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The most complete, authoritative technical guide to the FreeBSD kernels internal structure has now been extensively updated to cover all major improvements between Versions 5 and 11. Approximately one-third of this editions content is completely new, and another one-third has been extensively rewritten.
Three long-time FreeBSD project leaders begin with a concise overview of the FreeBSD kernels current design and implementation. Next, they cover the FreeBSD kernel from the system-call level downfrom the interface to the kernel to the hardware. Explaining key design decisions, they detail the concepts, data structures, and algorithms used in implementing each significant system facility, including process management, security, virtual memory, the I/O system, filesystems, socket IPC, and networking.
This Second Edition
Explains highly scalable and lightweight virtualization using FreeBSD jails, and virtual-machine acceleration with Xen and Virtio device paravirtualization
Describes new security features such as Capsicum sandboxing and GELI cryptographic disk protection
Fully covers NFSv4 and Open Solaris ZFS support
Introduces FreeBSDs enhanced volume management and new journaled soft updates
Explains DTraces fine-grained process debugging/profiling
Reflects major improvements to networking, wireless, and USB support
Readers can use this guide as both a working reference and an in-depth study of a leading contemporary, portable, open source operating system. Technical and sales support professionals will discover both FreeBSDs capabilities and its limitations. Applications developers will learn how to effectively and efficiently interface with it; system administrators will learn how to maintain, tune, and configure it; and systems programmers will learn how to extend, enhance, and interface with it.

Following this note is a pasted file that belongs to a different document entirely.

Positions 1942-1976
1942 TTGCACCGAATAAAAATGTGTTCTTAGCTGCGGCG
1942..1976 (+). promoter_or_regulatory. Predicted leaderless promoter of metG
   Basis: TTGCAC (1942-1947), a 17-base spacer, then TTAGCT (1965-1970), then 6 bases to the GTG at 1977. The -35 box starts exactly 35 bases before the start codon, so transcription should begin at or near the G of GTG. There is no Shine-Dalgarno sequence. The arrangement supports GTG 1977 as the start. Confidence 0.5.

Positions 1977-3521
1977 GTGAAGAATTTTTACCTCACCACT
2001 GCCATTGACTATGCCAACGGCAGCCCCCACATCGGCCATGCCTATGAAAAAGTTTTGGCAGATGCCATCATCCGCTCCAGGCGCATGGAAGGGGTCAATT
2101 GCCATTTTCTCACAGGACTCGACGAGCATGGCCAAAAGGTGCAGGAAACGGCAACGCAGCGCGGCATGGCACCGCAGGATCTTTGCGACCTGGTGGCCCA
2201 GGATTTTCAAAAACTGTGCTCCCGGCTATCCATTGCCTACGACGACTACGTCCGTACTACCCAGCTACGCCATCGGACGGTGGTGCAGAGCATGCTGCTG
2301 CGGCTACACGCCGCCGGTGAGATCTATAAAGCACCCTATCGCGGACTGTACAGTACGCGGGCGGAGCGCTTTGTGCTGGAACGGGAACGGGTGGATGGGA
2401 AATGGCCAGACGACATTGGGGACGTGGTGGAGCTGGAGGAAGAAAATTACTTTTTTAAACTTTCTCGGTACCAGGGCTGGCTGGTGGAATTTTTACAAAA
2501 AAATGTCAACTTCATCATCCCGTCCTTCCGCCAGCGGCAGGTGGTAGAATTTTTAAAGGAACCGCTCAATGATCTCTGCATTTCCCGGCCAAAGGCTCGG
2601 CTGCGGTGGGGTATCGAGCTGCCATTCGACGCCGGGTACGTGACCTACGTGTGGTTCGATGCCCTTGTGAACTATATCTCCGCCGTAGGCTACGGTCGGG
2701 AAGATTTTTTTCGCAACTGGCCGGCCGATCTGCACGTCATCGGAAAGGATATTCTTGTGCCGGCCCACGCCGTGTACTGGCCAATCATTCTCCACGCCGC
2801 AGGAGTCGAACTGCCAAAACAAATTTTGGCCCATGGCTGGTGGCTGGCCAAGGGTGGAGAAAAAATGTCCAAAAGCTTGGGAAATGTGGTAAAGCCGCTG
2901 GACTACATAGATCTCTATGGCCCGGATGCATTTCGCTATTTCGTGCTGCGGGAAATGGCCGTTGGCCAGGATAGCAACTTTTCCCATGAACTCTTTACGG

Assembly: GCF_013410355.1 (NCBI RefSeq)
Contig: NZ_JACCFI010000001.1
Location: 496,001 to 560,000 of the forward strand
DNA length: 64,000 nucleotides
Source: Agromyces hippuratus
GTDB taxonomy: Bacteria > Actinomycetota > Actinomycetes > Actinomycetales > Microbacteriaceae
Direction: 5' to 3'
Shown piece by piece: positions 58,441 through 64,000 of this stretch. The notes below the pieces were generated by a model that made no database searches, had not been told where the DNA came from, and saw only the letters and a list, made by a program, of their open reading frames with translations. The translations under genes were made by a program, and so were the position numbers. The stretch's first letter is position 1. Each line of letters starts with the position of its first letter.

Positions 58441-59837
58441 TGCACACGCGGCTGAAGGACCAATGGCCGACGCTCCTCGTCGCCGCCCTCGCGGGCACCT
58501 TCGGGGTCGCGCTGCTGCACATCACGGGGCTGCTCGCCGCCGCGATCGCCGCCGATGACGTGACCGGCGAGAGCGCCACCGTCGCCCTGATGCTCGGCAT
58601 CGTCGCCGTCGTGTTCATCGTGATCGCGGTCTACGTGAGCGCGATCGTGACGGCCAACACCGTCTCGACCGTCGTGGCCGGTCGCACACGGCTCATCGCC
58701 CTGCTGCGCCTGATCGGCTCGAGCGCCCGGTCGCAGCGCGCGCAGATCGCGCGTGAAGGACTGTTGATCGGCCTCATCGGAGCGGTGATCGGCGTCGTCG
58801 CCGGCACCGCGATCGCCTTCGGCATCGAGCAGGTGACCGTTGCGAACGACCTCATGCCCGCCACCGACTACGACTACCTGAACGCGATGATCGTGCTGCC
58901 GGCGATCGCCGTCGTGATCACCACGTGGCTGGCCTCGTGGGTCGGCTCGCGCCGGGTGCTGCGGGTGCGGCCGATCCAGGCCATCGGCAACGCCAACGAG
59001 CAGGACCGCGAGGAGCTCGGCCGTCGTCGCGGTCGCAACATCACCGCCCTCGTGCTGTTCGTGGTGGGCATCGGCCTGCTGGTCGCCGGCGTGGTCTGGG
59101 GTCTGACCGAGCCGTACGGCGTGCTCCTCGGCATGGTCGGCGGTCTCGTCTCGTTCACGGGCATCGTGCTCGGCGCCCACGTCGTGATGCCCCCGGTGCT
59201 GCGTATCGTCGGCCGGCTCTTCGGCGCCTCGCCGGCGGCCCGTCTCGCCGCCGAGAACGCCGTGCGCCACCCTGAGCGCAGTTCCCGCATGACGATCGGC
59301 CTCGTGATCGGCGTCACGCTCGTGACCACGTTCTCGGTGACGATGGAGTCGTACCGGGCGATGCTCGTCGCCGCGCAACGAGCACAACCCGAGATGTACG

Marshall Kirk McKusick writes, consults, and teaches classes on UNIX- and BSD-related subjects. While at the University of California, Berkeley, he implemented the 4.2BSD fast filesystem. He was research computer scientist at the Berkeley Computer Systems Research Group (CSRG), overseeing development and release of 4.3BSD and 4.4BSD. He is a FreeBSD Foundation board member and a long-time FreeBSD committer. Twice president of the Usenix Association, he is also a member of ACM, IEEE, and AAAS.
George V. Neville-Neil hacks, writes, teaches, and consults on security, networking, and operating systems. A FreeBSD Foundation board member, he served on the FreeBSD Core Team for four years. Since 2004, he has written the Kode Vicious column for Queue and Communications of the ACM. He is vice chair of ACMs Practitioner Board and a member of Usenix Association, ACM, IEEE, and AAAS.
Robert N.M. Watson is a University Lecturer in systems, security, and architecture in the Security Research Group at the University of Cambridge Computer Laboratory. He supervises advanced research in computer architecture, compilers, program analysis, operating systems, networking, and security. A FreeBSD Foundation board member, he served on the Core Team for ten years and has been a committer for fifteen years. He is a member of Usenix Association and ACM.
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